Title: My Horizontal Life: A Collection of One-Night Stands
Author: Chelsea Handler
Publication Year: 2005
Pages: 213 (6 hrs 14 mins)
Genre: Non-Fiction, Memoir
Source: Audiobook purchased from Audible (narrated by Cassandra Campbell)
From the cover:
You’ve either done it or know someone who has: the one-night stand, the familiar outcome of a night spent at a bar, sometimes the sole payoff for your friend’s irritating wedding, or the only relief from a disastrous vacation. Often embarrassing and uncomfortable, occasionally outlandish, but most times just a necessary and irresistible evil, the one-night stand is a social rite as old as sex itself and as common as a bar stool.
Enter Chelsea Handler. Gorgeous, sharp, and anything but shy, Chelsea loves men and lots of them. My Horizontal Life chronicles her romp through the different bedrooms of a variety of suitors, a no-holds-barred account of what can happen between a man and a sometimes very intoxicated, outgoing woman during one night of passion. From her short fling with a Vegas stripper to her even shorter dalliance with a well-endowed little person, from her uncomfortable tryst with a cruise ship performer to her misguided rebound with a man who likes to play leather dress-up, Chelsea recalls the highs and lows of her one-night stands with hilarious honesty. Encouraged by her motley collection of friends (aka: her partners in crime) but challenged by her family members (who at times find themselves a surprise part of the encounter), Chelsea hits bottom and bounces back, unafraid to share the gritty details. My Horizontal Life is one guilty pleasure you won’t be ashamed to talk about in the morning.
Last week, Audible.com had a “paperback sale”, which basically meant that they had selected audiobooks on sale for the price of an average paperback. This is one of the books I bought during that sale; I had seen it before, it looked interesting, and I figured … why not?
Well, I’ll tell you why not: My Horizontal Life was – at best – mildly entertaining, and – at worst – occasionally offensive.
This book is basically a memoir of anecdotes that span Handler’s life in varying intervals, starting when she was 6 years old and one of her sisters paid her to sneak into their parents’ room and take a picture of them having sex. Most of the book, however, is about her seemingly endless string of one-night-stands, interspersed with a (very occasional!) “real” relationship. The majority of these relationships are just as mindlessly based on sex as the one night stands, though. I started out somewhat enjoying this book, but I liked it less and less as it went on.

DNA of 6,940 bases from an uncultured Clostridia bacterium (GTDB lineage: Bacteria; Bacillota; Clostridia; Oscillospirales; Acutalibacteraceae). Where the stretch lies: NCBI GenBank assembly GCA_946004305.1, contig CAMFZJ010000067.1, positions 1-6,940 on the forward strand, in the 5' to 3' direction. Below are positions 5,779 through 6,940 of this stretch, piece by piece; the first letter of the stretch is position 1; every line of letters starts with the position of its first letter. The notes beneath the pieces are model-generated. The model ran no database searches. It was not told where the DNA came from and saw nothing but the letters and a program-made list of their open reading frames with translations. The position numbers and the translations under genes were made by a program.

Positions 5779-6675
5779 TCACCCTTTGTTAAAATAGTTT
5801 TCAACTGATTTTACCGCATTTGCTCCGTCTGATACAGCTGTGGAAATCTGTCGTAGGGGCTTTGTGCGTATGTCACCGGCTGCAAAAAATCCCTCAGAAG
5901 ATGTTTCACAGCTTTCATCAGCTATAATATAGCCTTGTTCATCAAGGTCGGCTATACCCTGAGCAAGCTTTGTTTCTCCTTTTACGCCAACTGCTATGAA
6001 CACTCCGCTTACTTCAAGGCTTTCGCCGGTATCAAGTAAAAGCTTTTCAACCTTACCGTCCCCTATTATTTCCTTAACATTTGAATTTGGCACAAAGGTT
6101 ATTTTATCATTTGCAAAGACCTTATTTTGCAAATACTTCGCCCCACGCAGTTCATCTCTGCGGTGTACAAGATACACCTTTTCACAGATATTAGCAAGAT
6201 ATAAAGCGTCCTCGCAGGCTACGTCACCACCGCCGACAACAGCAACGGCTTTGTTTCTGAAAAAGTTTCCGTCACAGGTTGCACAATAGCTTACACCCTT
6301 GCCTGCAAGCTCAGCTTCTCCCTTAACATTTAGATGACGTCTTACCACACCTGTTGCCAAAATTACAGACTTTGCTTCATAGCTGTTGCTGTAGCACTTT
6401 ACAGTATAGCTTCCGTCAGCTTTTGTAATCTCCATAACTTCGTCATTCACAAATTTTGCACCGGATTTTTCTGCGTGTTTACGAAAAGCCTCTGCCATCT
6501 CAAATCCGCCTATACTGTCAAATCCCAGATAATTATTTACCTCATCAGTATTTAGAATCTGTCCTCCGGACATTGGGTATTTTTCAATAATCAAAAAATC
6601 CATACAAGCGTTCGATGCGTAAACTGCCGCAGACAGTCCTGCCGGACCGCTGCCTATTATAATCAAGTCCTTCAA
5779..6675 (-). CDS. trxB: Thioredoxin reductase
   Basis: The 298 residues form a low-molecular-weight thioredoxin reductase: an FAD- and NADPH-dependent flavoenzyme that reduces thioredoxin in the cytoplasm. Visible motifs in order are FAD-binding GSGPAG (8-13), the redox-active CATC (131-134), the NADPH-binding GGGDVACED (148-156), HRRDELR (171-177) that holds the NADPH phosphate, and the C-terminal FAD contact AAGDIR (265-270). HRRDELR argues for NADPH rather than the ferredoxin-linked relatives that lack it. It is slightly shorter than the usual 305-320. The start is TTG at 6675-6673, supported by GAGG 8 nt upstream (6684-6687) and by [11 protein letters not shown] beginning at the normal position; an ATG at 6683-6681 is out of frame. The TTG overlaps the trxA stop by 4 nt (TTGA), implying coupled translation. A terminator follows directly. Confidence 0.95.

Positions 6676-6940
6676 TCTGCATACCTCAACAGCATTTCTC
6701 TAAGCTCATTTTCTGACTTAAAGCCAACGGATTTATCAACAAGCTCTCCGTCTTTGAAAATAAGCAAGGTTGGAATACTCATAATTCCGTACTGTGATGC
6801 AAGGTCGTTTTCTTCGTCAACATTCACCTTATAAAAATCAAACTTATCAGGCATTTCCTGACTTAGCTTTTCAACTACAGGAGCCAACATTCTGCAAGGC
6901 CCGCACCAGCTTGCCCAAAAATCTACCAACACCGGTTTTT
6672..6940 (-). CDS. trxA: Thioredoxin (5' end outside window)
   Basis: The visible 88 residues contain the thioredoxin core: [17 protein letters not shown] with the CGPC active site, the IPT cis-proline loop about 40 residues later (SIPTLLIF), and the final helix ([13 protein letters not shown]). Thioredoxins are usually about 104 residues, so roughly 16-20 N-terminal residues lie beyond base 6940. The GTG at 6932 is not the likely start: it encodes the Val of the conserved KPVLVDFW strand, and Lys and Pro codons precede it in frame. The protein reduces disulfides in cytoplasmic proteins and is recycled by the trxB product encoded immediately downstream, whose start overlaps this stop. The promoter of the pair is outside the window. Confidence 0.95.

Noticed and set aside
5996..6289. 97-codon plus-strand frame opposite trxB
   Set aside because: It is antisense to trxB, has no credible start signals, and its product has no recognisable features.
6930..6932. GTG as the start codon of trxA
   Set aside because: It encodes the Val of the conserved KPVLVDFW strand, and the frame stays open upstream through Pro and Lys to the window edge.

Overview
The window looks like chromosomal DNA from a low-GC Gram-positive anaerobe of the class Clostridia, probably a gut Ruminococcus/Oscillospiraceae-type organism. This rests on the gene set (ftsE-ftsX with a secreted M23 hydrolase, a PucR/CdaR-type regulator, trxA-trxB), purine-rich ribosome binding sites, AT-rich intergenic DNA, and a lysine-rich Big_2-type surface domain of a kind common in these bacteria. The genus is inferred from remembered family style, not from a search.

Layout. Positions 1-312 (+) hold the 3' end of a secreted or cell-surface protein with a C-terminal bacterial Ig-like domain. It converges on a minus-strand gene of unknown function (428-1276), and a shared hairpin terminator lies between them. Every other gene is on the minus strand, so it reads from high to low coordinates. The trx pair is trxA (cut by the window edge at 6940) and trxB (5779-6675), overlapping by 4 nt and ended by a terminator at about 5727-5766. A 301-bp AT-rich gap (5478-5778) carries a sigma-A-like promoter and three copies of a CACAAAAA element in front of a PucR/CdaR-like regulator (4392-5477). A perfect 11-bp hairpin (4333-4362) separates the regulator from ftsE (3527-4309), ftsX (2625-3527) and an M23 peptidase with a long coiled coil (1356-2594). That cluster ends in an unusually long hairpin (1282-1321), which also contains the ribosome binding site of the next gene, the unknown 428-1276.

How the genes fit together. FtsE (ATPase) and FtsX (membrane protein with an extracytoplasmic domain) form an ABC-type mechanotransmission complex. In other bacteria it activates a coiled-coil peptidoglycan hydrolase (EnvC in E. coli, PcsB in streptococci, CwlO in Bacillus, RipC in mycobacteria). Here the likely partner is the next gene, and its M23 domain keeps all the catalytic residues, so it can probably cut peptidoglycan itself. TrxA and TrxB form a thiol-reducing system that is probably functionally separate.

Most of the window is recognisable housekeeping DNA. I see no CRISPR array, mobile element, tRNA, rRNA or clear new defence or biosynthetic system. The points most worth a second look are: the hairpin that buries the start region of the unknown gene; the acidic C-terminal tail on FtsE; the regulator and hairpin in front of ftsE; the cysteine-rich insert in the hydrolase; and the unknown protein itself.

Honestly, My Horizontal Life could have been good if the stories were all meant to be funny because something silly happened, or simply because of innocent drunkenness. Sadly though, that wasn’t the case – a lot of Handler’s stories were meant to be funny because of the way she insulted the person she was trying to have sex with, or had already had sex with, or some variation on that theme. She seemed to think that by playing up her drinking habits and her philosophies on sex, she was making her life – don’t forget, this is non-fiction! – more interesting to the reader, when all I really felt for her was an increasing disgust.
The title was what really intrigued me about this book, and I have to say that it was a bit misleading. Yes, the book was about a series of one-night-stands in Handler’s life, but the focus wasn’t really on the sex. It was more focused on the before and after of the sexual experiences (or attempts or non-attempts), and particularly on mocking the men who she was trying to hook up with. If Handler wanted to write a book about the shortcomings of all the men she’s met in her life, she should’ve titled it differently … because that’s all this was.
My Horizontal Life would have been a whole lot better if it was actually a comedic narrative based on a string of one-night-stands – which is what the title and description would leave you to believe.
Sadly, though, that wasn’t the case. Instead, this book just felt insulting, offensive, and childish.